“Thank you for our safe drive up here, and for giving my lungs the strength to make it through this winter, and all the progress I’ve made with chemotherapy, and for the health of this family sitting around me. Thank you for leading me to Matt, and giving me a family to spend this wonderful holiday with. Amen.” She looked up and flashed us a smile and I smiled back, but then heard a slight whimper from the other end of the table. My grandfather kept his head down and cried into his napkin, his shudders growing louder. Iyana looked at Uncle Matt and then at me.
My dad rubbed his shoulder, then led him to the kitchen. Mom looked down at her plate, her neck splotchy and red.
“It’s not your fault,” Uncle Matt said.
“It’s my grandmother,” I said. “She passed about six months ago.”
“You should’ve told me,” Iyana said quietly to Uncle Matt.
My grandfather returned halfway through the meal with Dad, his face raw and pink.
That night, after everyone said goodnight, I tip-toed downstairs for a glass of water. I stopped halfway when I saw a pool of light spilling into the hallway. I inched down a little further and looked into the kitchen. Dad looked up, and motioned me in with a piece of bread in one hand. I sat on a bar stool.
“This is so fucking weird,” he said. He went to the fridge and grabbed lettuce, the fluorescent light making his features look depleted and colorless.
“Where’s the mayo?” he asked.
I stood up, moved him aside, and found the mayonnaise behind a jar of pickles. He took the jar and unscrewed the lid, finding it empty.
“Oh come on,” he said, “who the hell puts empty mayo back in the fridge?”
I realized Iyana had earlier, but I didn’t mention this. “You only eat at night when you’re stressed,” I said.
“I know. This is totally fucked. All of it.”
I took a bite of his sandwich, unsure what to say.
“Go back to bed, Nikki,” he said. “God knows it’s going to be a long day tomorrow.” I headed towards the stairs. Behind me, I heard the slam of the empty mayonnaise jar being thrown into the trashcan.
In the morning, I woke at 5 a.m. and went on a run through the neighborhood. The morning was cold, crisp, and clear, except for a few wispy clouds. My lungs opened up to the coldness. I felt my heart going, my lungs taking deep breaths, my legs strong. When I got back, I got a bottle of water from the fridge and saw Iyana in the living room. She was on a yoga mat, practicing downward dog. Her head was bald. Her wig sat beside the mat, lined up next to her shoes. It scared me a moment—it was only 5:30, and I was sure everyone was still asleep.
She dropped from the pose and sat with her legs crossed on the mat. It seemed so off. Why would she be doing yoga? How could she do it with that bag against her ribs? She lifted her head, saw me, and shrugged a little.
“I know. I know it’s stupid,” she said. “It’s just something I did before I was sick. I just like it.”
I didn’t know what to say.
“Do you run every morning?” she asked.
“Yeah,” I said. “Clears my head.” I turned to leave, thinking she might want to be alone.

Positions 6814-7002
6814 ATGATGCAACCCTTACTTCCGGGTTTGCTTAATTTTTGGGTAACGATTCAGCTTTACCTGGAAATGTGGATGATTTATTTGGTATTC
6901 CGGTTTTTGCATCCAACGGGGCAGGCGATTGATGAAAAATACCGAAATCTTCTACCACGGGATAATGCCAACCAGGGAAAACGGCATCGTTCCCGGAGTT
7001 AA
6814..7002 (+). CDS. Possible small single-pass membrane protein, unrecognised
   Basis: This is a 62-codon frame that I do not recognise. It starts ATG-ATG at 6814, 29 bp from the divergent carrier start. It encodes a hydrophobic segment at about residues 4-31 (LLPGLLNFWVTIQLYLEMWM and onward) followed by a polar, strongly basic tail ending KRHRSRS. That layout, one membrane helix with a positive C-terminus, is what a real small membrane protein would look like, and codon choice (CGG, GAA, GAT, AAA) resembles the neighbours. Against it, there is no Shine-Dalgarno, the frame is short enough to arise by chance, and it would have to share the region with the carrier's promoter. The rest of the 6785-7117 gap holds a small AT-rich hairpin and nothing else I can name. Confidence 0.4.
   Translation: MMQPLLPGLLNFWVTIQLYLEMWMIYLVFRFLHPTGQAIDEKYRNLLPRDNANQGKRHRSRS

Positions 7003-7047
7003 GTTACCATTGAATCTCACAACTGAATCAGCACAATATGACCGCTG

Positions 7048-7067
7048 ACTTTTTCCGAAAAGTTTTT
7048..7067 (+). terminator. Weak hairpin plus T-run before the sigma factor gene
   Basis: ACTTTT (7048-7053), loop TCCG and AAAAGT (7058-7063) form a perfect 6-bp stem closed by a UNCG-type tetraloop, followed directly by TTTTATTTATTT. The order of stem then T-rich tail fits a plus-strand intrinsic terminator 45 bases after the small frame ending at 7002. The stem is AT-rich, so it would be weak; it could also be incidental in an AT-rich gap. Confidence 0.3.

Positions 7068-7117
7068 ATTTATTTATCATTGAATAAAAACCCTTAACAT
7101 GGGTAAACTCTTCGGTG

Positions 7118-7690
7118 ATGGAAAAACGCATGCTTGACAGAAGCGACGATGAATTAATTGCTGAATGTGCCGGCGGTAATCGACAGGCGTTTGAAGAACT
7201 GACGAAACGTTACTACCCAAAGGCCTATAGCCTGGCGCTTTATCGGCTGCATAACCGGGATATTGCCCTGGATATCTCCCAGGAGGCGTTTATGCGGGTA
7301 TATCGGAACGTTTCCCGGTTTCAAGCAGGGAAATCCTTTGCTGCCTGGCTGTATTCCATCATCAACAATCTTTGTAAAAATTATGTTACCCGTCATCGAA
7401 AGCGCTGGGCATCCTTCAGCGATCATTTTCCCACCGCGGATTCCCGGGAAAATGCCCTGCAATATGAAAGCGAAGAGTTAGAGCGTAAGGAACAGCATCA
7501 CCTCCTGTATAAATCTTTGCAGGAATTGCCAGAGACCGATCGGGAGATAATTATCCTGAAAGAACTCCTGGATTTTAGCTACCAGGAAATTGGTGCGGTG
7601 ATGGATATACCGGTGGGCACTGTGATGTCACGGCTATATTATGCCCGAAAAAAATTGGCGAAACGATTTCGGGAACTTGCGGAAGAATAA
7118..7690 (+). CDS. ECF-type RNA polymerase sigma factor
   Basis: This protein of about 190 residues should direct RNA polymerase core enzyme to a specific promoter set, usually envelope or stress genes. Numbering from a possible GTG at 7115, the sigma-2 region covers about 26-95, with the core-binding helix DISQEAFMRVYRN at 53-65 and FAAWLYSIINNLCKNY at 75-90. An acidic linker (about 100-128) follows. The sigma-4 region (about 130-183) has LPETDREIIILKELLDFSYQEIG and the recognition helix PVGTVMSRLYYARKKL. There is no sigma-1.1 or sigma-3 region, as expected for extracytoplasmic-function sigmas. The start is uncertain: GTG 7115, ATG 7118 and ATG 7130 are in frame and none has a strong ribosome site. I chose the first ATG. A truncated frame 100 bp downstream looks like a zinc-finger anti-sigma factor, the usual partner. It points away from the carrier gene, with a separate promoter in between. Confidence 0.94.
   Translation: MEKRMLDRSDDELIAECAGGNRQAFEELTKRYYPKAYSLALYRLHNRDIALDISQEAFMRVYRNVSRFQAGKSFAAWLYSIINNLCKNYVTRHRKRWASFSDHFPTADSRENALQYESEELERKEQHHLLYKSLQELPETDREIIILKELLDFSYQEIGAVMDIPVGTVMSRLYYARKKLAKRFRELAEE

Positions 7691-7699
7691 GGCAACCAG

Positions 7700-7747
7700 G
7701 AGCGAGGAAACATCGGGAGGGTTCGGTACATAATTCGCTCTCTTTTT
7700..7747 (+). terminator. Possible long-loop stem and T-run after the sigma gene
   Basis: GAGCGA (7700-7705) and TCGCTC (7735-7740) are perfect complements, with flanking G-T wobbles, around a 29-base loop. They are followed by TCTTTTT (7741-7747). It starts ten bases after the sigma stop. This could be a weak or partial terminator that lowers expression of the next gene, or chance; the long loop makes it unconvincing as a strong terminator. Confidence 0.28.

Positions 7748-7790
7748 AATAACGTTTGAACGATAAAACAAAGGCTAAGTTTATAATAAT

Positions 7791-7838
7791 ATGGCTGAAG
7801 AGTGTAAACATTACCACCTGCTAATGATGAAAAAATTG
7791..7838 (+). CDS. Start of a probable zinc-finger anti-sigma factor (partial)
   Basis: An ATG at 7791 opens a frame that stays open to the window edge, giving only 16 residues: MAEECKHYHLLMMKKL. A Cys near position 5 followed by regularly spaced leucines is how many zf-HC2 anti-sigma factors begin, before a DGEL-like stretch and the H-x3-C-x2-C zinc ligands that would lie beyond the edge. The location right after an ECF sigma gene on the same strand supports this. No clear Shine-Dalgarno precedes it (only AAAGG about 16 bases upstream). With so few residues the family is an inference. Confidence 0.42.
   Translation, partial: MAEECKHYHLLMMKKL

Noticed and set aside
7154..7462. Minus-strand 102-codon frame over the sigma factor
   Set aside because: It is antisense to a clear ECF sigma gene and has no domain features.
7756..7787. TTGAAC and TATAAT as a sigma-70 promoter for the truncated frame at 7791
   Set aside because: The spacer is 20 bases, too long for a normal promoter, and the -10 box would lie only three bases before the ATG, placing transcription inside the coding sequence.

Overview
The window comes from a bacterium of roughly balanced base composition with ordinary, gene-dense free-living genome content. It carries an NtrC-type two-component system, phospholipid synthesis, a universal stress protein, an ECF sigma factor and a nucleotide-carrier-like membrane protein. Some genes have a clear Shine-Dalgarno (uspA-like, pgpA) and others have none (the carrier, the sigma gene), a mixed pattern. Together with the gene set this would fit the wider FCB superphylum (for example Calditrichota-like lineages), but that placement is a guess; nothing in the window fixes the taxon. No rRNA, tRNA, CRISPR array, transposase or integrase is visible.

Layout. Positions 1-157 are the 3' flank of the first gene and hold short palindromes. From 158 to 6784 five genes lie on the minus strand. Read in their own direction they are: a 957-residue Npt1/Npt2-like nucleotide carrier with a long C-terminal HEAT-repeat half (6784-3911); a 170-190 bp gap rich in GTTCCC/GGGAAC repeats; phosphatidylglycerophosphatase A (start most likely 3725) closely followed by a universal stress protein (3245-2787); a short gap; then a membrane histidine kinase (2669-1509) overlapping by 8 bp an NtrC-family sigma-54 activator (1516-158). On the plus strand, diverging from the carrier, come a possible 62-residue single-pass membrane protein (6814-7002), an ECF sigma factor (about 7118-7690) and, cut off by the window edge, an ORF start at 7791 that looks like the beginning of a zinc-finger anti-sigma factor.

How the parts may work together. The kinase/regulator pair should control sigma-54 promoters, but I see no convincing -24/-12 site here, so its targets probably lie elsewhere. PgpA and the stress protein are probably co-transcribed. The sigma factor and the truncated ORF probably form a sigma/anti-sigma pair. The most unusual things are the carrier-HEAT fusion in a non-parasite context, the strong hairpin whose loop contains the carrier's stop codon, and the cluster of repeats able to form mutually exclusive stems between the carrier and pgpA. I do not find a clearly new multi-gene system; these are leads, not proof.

“You can stay if you want. Do some yoga with me,” she said. I sat down beside her on the carpet and copied her movements. She moved from downward dog—her rear stuck in the air, her breath quickening as she held her head down—to tree pose. I tried to balance, to keep my foot steady against my thigh like she did, but I couldn’t. I fell every few seconds. Iyana kept her eyes closed and stood solid like a stone statue, the tendons and what little muscle she had left in her legs popping out.
That afternoon, the family split up into two cars and drove to the mall to get some Christmas shopping done. The white snow from the day before had greyed and been pushed into icy, salty clumps on the side of the road. Mom drove and messed with the radio dial until she found a Christmas station she liked. Iyana rode in the front seat and I sat in the back.
“So where are you from, Iyana?” asked my mom.
“I’m from Ann Arbor, Michigan. But I went to UChicago and fell in love with the city, so I’ve been there ever since,” she replied, running her fingers down the glass window, wiping at the condensation.
“I’m applying to UChicago,” I said. “It’s kind of a reach school for me.”
Iyana whipped around in her seat. I saw her seat belt tugging at the tube in her chest and prayed it wouldn’t rip out. “One of my best friends is on the board of admissions. I could try to get you an interview,” she said.
“That’s too nice,” I said. “Thank you.” It felt weird taking anything from her. Iyana nodded once and turned back around in her seat.
Once we got to the mall, we went to a cooking supply store first, so my mom could get a new frying pan for my dad and a cookbook for my grandfather. After that, I begged that we go to Dillard’s to look at dresses. The store was packed with women in heavy, dark coats, pulling dress after dress from the racks. We pushed our way into the crowd.
“You have plenty of dresses to wear,” said my mom. I ignored her and kept looking, pulling dresses to try on. Iyana wandered over from the sale rack and played with the silky fabric of a champagne-colored dress on one of the mannequins. It had a deep v-neckline and a sash that cinched the waist.
“You should try that on,” I said.
“I’d never have anywhere to wear it.”
“Who cares? Just try it on,” I said, and eased the dress off the mannequin, pulling her into a dressing room. I hung the dress and gestured for her to go in. She started walking forward, then stopped.
“Would you mind, um…”
“I’m sorry?” I said. She was speaking so quietly, I didn’t know if she was speaking to me or saying some kind of prayer to herself.
“Could you come in with me? I have a hard time getting dressed by myself.”